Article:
The Visibility Engine

Yesterday I read two articles, one called On the Invisibility of Middle-Aged Women, and the second called, Mom’s Invisible Hand:What Men Got Wrong About the Economy. What they have in common is a discussion of how women – in different ways, and at different points in their lives, are rendered invisible. The first piece describes how as women grow older, particularly if they’re single, they cease to be paid attention to by men – not simply sexually, but at all. The author describes a conversation with another middle-aged woman, in which she had the shock of recognition that when she retired men simply ceased to see her:

I said:
So the cars don’t stop for you when you want to cross the street anymore?
She shook her head. I said:
You ask a younger man for directions at the railway station and he ignores you?
She nodded. I said:
You have an interesting conversation with a couple of men and a younger woman enters your circle, and the conversation is suddenly over?
She nodded and I finally threw the ace on the table:
Men you know are leaving their middle-aged wives to date women who are in their twenties and early thirties?
She raised her glass of champagne.

The second piece was a review of a book published this month (which I aim to go out and read immediately) that explodes Adam Smith’s idea of how economics work. His theory is that societies are made up of self-interested individuals, and it’s through each individual’s expression of self-interest that markets are created, and that is the basis of communal interaction. “It is not from the benevolence of the butcher, the brewer, or the baker that we expect our dinner,” Smith says in The Wealth of Nations, “but from their regard to their own interest.” The author of the book under review, Katrine Marçal, points out “Smith, the originator of what we now call economics, may have imagined a table set with self-interest-filled plates, but he didn’t cook his own meals, nor did he pay anyone to do it for him. He didn’t go from one devotee’s house to another like an ancient Greek, and he didn’t sit at a patron’s table like a court painter. Instead, he had his mommy do it.”

She points out that Smith completely ignores all the labor that was traditionally done altruistically, by mothers and wives. Of course, these are not the only kinds of altruistic labor, but they – we- are an entire class of people who are rendered invisible, and indeed, non-existent, by Smith’s description of how societies work. In fact, once one begins to think about how much labor is done for love, it really renders Smith’s theory nearly nonsensical -or at least that is Marçal’s point.

But simply putting this in terms of feminism isn’t nearly enough. Feminism is the rational tool to explode the falsity of the metaphor, but once we have done so, we can see how throughout the world, enormous amounts of labor is rendered invisible precisely because it is not done for pay.

Much of the unrest we see in the world is a result of us rendering one another invisible. Men who no longer are able to provide for their families; workers who are considered unworthy of adequate pay, cogs in a machine to be thrown away at convenience; spouses who are no longer exciting enough; children whose sexuality confounds their parents’ expectations; people whose ancestors were brought here in chains, and whose chains remain, heavy and dragging as they attempt to rise up; people with disabilities whose communities cannot be bothered to recognize them more than one day a year, if that; members of churches and synagogues who are never seen, because when they come no one knows who they are.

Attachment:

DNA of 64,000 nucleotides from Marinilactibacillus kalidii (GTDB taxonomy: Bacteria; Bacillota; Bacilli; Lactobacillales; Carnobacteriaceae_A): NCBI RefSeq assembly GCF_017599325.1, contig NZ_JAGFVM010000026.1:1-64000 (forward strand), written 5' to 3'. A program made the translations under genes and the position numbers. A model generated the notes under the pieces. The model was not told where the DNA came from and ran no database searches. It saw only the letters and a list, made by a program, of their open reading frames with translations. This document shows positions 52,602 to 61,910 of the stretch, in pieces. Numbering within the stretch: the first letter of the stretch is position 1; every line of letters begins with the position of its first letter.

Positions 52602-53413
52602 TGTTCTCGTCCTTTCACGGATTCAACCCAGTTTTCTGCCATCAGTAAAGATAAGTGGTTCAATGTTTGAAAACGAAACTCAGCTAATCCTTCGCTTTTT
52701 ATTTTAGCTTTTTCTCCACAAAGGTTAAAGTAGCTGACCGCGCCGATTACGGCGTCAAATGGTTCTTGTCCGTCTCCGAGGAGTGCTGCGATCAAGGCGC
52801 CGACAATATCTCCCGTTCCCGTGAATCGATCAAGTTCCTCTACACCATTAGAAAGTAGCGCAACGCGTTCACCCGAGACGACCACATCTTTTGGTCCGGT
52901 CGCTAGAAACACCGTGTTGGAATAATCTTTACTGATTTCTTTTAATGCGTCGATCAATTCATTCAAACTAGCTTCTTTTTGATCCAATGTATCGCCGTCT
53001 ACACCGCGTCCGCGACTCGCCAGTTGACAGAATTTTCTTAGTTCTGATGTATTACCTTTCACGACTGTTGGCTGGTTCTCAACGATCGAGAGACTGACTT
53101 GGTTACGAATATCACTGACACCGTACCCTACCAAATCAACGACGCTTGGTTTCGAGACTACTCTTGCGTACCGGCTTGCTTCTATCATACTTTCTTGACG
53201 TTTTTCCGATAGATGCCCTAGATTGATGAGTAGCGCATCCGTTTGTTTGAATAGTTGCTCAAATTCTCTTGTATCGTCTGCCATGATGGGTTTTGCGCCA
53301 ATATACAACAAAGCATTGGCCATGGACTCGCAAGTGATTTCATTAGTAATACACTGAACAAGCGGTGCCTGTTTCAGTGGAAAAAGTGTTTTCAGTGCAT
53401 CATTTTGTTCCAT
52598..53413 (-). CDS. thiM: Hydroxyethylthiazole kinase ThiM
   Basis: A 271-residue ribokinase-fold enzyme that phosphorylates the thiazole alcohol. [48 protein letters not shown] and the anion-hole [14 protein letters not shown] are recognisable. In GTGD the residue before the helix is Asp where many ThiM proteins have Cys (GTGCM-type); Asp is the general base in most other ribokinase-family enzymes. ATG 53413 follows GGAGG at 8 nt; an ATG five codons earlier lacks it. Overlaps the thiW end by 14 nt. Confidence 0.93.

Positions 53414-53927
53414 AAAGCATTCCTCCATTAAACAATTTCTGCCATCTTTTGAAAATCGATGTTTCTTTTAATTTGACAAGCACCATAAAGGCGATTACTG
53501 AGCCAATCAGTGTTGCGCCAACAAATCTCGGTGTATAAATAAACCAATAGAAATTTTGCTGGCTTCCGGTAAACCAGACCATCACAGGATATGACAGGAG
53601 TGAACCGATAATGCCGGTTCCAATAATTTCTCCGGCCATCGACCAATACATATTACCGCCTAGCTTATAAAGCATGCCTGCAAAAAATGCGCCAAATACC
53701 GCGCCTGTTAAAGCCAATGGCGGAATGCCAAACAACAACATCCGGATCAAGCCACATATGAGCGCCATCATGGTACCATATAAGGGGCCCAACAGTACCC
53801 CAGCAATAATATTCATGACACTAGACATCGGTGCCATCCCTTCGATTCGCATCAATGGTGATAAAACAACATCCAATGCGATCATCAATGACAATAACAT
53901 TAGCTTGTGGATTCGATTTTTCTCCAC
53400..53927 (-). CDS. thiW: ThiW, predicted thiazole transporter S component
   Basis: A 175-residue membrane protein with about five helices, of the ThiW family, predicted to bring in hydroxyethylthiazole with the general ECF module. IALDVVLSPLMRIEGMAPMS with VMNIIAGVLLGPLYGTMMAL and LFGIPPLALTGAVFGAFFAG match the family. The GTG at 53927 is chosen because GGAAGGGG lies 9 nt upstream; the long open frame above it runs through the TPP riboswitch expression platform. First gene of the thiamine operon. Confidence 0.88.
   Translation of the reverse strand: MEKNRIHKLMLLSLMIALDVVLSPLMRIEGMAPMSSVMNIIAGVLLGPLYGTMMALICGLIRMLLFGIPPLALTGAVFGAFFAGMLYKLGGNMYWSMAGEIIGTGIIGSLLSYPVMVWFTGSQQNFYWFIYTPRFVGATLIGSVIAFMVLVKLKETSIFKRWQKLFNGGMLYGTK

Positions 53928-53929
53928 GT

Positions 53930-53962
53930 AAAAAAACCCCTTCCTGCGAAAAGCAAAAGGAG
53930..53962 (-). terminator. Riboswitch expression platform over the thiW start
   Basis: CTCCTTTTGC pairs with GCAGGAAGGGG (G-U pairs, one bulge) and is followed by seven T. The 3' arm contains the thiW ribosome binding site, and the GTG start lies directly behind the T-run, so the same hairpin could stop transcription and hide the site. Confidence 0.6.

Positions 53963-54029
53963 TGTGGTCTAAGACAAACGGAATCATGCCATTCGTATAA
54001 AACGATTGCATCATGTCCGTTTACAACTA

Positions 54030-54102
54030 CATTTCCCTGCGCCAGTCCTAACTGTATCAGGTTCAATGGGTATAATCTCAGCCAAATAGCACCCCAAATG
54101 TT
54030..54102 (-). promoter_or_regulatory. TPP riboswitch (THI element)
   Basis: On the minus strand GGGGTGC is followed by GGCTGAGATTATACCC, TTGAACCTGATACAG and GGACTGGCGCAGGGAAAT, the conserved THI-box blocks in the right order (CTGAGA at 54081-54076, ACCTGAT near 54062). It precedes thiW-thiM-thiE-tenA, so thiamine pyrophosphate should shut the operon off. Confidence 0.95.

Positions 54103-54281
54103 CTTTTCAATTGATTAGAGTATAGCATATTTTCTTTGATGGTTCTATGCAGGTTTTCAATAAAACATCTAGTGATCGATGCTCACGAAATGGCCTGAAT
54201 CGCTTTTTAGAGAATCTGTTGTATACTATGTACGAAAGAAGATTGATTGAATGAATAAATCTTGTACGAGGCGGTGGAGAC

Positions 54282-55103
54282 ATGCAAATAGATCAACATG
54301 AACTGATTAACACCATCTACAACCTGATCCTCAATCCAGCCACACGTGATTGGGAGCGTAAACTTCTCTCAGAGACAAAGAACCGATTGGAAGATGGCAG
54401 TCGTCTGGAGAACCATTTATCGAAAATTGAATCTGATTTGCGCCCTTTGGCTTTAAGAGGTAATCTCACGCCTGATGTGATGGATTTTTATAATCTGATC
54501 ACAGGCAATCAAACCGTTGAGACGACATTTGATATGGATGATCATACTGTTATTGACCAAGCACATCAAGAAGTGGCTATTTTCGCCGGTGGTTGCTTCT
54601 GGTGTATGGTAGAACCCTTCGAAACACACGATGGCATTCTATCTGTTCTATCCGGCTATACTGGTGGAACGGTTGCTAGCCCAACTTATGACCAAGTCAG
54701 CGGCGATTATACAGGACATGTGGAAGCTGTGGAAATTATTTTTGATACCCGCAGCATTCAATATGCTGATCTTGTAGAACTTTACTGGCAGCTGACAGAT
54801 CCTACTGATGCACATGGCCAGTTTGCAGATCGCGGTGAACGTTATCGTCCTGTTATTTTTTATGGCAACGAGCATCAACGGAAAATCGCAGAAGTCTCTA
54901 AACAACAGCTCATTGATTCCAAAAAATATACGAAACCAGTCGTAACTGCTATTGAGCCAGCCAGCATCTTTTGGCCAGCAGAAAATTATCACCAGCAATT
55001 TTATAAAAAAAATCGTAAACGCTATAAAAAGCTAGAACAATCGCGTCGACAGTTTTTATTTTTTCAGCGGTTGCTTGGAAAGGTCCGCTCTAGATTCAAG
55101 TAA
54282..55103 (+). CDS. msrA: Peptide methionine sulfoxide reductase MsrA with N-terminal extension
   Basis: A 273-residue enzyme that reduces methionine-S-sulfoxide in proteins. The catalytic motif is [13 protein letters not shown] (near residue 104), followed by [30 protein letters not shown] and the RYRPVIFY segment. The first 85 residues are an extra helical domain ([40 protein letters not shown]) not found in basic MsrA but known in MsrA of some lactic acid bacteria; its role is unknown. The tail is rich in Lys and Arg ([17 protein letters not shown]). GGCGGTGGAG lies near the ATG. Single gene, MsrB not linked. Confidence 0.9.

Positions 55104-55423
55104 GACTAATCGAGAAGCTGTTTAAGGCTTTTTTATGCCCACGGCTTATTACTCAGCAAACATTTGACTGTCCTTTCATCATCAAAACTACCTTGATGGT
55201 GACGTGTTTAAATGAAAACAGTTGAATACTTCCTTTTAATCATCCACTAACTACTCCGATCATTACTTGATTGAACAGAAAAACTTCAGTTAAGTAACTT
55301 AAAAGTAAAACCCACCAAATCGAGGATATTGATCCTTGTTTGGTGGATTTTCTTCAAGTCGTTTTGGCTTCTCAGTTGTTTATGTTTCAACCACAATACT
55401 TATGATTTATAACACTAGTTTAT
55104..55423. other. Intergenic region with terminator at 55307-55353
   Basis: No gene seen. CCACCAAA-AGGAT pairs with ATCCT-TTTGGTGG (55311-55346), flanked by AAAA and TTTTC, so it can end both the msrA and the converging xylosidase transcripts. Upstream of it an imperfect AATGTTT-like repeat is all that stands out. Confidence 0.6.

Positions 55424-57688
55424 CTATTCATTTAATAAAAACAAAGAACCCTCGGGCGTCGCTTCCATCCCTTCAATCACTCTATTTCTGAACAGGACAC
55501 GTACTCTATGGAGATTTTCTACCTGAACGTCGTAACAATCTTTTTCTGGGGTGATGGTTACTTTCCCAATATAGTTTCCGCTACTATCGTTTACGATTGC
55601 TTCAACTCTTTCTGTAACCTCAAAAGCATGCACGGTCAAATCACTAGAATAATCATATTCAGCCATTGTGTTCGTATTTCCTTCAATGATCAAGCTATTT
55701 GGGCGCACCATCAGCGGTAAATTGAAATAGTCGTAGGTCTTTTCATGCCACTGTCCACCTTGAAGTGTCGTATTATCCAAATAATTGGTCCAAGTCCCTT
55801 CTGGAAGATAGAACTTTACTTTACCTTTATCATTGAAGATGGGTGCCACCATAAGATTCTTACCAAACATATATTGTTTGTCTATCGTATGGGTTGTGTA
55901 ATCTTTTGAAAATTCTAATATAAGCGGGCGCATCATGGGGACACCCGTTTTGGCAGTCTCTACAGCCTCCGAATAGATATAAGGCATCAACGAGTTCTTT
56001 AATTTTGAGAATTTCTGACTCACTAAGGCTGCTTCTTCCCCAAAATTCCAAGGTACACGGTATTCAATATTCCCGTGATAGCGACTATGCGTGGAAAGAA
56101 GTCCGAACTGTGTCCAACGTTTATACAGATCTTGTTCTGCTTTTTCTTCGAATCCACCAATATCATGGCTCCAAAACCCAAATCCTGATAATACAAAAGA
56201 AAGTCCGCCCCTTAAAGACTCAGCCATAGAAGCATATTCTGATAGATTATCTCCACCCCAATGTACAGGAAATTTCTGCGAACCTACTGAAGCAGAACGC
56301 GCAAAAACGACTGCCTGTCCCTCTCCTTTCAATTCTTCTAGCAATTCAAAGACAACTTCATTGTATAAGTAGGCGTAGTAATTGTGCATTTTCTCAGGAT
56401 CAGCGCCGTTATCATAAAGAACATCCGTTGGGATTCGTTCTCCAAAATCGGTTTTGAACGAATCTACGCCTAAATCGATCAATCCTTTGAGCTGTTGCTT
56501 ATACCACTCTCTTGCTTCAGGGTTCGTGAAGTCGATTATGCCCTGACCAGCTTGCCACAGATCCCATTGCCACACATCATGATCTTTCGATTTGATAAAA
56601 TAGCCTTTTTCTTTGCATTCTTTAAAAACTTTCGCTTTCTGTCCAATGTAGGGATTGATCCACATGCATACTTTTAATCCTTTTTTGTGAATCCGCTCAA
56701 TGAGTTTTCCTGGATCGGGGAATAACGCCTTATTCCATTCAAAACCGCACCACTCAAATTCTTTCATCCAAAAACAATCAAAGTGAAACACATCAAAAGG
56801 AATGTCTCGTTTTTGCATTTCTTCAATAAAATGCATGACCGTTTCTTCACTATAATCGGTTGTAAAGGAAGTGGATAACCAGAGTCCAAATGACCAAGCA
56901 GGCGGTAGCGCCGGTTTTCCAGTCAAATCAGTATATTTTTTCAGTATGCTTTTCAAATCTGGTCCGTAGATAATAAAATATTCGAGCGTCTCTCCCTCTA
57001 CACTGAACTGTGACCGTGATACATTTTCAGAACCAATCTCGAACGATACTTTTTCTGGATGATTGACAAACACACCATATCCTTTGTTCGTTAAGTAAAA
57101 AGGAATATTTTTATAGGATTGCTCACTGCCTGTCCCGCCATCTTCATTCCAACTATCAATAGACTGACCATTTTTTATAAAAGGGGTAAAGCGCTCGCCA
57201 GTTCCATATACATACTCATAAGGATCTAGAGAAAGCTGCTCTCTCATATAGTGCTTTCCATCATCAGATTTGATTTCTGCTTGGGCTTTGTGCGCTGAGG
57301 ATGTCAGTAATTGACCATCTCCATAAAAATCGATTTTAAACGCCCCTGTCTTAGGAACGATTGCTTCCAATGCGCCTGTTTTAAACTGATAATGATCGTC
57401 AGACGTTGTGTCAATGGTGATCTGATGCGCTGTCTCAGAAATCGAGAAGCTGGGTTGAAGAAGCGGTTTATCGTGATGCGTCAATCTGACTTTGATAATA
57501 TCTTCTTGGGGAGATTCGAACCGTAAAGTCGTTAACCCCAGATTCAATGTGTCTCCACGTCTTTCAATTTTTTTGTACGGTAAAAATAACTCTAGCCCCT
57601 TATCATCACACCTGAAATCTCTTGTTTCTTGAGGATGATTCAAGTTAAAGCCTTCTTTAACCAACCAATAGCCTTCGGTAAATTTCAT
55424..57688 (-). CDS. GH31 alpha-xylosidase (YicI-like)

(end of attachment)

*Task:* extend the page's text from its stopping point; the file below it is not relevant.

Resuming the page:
We are living in a society in which everything has become commodified. Synagogues (and churches, too, by the way) are shrinking because people are expecting services for their dues, rather than thinking of dues as a tithe or gift or korban, even, given by members of the community in order to maintain its functions and ties. We somewhere along the way easily accepted the idea that we should run or shuls by “the business model” not thinking that perhaps that would be our destruction as people began to think that we should be consumer-friendly rather than  demanding that we rise to a life of service.

Because we think that being a customer makes us someone whose opinions matter, who will be listened to, who will be visible.But it doesn’t – it rather renders us invisible as anything but one more source of cash, rather than a neighbor, a spouse, son or a daughter.

As the women in our two essays notice,being invisible as ourselves is one of the most painful things that can happen. It is to be rubbed out, made unimportant, irrelevant. And the religious community should be the very thing most resistant to invisibility: In Beresheit, when Hagar runs away into the desert, a slave – the epitome of invisibility, someone who is so irrelevant she can be used as incubator for someone else’s child – all of a sudden -to her mind -God sees her. And she sees God see her. She names God – the first person ever to do so, “El Ro’i”  God who sees me, because, she says, “I have seen God who has seen me.”

The act of seeing one another is the most powerful act there is.  And the community of faith should take on the labor of making sure that each of us is seen, not as the world does, but as God sees us הָאָדָם יִרְאֶה לַעֵינַיִם, וַיהוָה יִרְאֶה לַלֵּבָב as it says in 1 Shmuel 16:7, “Humans see only with the eyes, but God sees what is in the heart.” Age should not make us invisible, gender of any stripe shouldn’t render us hated or silenced, race shouldn’t be a reason to live in fear or poverty or exclusion.  Communities are not service providers. They are, when healthy, visibility engines.

Just as we cannot see God with our eyes, nothing of value can be seen that way. Our job is to see as God sees, or at least to do our best to make the invisible visible.

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